As spring break nears, many are wondering how COVID-19 precautions will affect their travel plans.
COVID-19 restrictions and protocols in the U.S. have been easing up in the last month as data from the Centers for Disease Control and Prevention (CDC) show a steady decrease in overall new cases, hospitalizations, and deaths after the country saw a spike in January caused by the Omicron variant.
Now, it seems the nation is finally starting to open back up, and people are eager to begin traveling again.
The Transportation Security Administration (TSA) announced last August that face mask requirements on airplanes and public transit would be extended until March 18, and despite the CDC’s latest mask guidance, that requirement is still in effect.
In a press release on Wednesday, TSA Administrator David Pekoske said, “now we are seeing a light at the end of the tunnel as demonstrated by the rapid recovery of the travel industry. We are prepared and ready for a busy spring, and are doing our part to ensure the traveling public is safe and secure by continuing to deploy new technologies within the checkpoint that enhance security, reduce physical contact and improve the traveling experience.”
“We just ask travelers to do their part by being respectful to each other and those who work in the transportation sector—from our officers to airport workers and flight crew,” Pekoske added.
Mask mandates and vaccination protocols have been repealed in several states and large cities across the nation. New York City, once a stronghold for COVID-19, removed mask mandates for all public schools on Monday, and Mayor Eric Adams also plans to reverse the city’s “Key2NYC” policy, which mandated masks and proof of vaccination in public spaces.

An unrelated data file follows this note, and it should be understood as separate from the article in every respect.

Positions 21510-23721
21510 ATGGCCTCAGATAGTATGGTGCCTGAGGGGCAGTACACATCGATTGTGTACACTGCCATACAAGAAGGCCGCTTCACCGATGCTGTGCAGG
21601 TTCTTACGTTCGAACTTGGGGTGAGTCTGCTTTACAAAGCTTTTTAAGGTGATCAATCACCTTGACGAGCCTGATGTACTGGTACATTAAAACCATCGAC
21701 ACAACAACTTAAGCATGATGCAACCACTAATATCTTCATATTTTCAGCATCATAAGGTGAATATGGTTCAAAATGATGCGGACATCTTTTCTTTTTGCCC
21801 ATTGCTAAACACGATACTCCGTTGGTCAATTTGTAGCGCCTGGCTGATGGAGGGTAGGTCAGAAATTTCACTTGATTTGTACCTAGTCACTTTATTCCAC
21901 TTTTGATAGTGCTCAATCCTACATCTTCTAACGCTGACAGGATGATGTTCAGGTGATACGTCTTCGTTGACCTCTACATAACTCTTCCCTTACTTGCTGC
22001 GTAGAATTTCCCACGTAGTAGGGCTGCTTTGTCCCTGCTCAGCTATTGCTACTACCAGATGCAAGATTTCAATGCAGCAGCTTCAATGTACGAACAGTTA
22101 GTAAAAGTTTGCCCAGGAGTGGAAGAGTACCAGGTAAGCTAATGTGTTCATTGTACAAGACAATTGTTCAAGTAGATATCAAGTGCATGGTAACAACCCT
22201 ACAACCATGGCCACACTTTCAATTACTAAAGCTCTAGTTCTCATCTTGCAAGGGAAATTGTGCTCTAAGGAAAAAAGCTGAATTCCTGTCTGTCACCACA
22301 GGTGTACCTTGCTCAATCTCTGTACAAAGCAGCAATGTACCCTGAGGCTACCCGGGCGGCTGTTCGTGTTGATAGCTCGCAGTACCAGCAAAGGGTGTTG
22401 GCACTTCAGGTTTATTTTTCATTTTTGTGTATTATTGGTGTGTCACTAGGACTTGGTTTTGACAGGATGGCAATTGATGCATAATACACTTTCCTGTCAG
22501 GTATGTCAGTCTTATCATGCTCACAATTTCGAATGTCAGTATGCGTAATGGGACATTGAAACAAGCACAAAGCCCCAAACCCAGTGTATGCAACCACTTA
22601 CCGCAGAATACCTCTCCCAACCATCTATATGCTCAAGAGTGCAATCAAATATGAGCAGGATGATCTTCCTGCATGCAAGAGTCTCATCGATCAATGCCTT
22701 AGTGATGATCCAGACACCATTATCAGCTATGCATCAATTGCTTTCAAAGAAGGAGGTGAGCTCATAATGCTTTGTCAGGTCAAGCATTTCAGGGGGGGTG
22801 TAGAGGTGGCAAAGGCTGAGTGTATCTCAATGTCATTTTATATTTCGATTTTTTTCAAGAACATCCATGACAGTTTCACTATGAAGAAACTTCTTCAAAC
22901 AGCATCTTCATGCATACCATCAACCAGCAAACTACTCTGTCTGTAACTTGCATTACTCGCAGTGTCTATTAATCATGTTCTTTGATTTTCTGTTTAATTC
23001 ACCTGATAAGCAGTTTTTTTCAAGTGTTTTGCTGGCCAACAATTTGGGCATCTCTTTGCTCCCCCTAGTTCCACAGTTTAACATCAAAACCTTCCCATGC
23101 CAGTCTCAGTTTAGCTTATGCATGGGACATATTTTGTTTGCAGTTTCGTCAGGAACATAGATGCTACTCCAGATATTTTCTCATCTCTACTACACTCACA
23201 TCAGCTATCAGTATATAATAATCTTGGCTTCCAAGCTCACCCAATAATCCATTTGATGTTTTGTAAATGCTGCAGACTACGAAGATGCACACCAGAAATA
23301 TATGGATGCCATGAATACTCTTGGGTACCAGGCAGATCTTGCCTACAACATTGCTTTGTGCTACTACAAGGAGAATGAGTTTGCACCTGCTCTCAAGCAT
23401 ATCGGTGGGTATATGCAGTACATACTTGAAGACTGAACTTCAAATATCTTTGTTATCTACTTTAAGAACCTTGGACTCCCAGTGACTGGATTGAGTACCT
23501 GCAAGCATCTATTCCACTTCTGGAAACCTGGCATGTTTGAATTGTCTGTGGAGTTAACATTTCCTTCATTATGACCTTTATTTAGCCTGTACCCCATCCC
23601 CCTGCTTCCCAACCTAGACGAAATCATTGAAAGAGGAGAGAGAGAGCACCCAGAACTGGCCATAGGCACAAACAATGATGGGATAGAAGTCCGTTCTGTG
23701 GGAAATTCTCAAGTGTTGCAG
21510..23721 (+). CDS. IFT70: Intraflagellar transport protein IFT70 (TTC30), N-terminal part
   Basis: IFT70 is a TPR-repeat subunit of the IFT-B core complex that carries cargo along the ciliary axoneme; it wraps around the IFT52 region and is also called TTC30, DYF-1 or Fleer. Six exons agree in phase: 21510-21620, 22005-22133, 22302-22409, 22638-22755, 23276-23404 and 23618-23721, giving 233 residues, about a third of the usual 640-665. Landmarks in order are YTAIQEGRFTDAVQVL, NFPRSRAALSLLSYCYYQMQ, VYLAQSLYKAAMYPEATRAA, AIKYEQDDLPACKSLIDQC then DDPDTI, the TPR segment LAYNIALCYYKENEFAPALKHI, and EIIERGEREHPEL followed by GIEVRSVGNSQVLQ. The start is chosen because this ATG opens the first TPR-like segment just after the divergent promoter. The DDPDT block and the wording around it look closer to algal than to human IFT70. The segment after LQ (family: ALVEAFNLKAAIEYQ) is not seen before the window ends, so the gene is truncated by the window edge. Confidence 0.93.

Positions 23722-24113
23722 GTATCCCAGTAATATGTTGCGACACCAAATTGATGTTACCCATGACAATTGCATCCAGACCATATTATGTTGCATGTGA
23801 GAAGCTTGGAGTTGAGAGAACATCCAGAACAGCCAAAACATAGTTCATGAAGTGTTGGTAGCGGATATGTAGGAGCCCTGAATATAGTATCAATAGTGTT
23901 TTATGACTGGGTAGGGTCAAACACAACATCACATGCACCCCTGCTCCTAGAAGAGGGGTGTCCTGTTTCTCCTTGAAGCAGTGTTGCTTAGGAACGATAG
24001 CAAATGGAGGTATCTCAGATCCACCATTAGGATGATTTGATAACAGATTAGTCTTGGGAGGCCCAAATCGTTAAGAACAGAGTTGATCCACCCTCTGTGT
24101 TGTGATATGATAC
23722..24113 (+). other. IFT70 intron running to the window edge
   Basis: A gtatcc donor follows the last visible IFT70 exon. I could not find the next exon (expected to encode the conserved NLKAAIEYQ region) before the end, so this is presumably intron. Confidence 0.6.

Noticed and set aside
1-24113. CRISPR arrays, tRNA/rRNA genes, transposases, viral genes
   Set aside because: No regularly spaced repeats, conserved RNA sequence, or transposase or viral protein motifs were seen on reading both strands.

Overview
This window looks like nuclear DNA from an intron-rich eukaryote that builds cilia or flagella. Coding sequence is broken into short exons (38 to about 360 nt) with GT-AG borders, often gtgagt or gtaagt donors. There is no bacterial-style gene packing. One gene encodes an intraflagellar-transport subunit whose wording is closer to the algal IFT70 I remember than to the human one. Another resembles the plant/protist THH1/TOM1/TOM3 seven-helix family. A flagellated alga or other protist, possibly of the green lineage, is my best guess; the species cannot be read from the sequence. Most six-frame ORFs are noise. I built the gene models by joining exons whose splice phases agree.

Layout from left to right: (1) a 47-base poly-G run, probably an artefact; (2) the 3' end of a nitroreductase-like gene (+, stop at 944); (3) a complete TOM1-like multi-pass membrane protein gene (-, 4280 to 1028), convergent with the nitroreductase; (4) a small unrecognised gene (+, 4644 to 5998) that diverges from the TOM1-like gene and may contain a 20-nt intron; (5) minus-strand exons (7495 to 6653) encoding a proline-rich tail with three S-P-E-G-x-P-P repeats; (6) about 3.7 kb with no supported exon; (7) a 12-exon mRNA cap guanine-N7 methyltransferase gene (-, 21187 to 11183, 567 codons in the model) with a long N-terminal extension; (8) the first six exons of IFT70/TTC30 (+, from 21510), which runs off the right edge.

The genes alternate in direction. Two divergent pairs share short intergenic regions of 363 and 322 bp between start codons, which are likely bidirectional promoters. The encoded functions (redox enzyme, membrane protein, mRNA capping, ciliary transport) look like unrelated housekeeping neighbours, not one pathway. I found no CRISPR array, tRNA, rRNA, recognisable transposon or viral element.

Other states, namely California, Utah, West Virginia, New Jersey, Vermont and Pennsylvania have announced recently that they plan to shift to an “endemic” phase of the coronavirus response, giving them the freedom to remove masks mandates and other COVID protocols.
A critical care specialist at the Cleveland Clinic told a local news station that it is much safer to travel this year than it was last year.
Dr. Joseph Khabbaza told WDIV Local 4, “The number of people vaccinated is much higher now than it was in March of 2021. That recent wave of the Delta surge, the Omicron surge, lots of people have gotten extra immunity through the infection route, so everything becomes safer that you do.”
The CDC updated its spring break travel page, which offers tips and suggestions to make sure travelers are being as safe as possible. “It is important to plan for unexpected events as much as possible. Doing so can help you get quality health care or avoid being stranded at a destination,” the page said.
Newsweek reached out to the Department of Transportation for comment.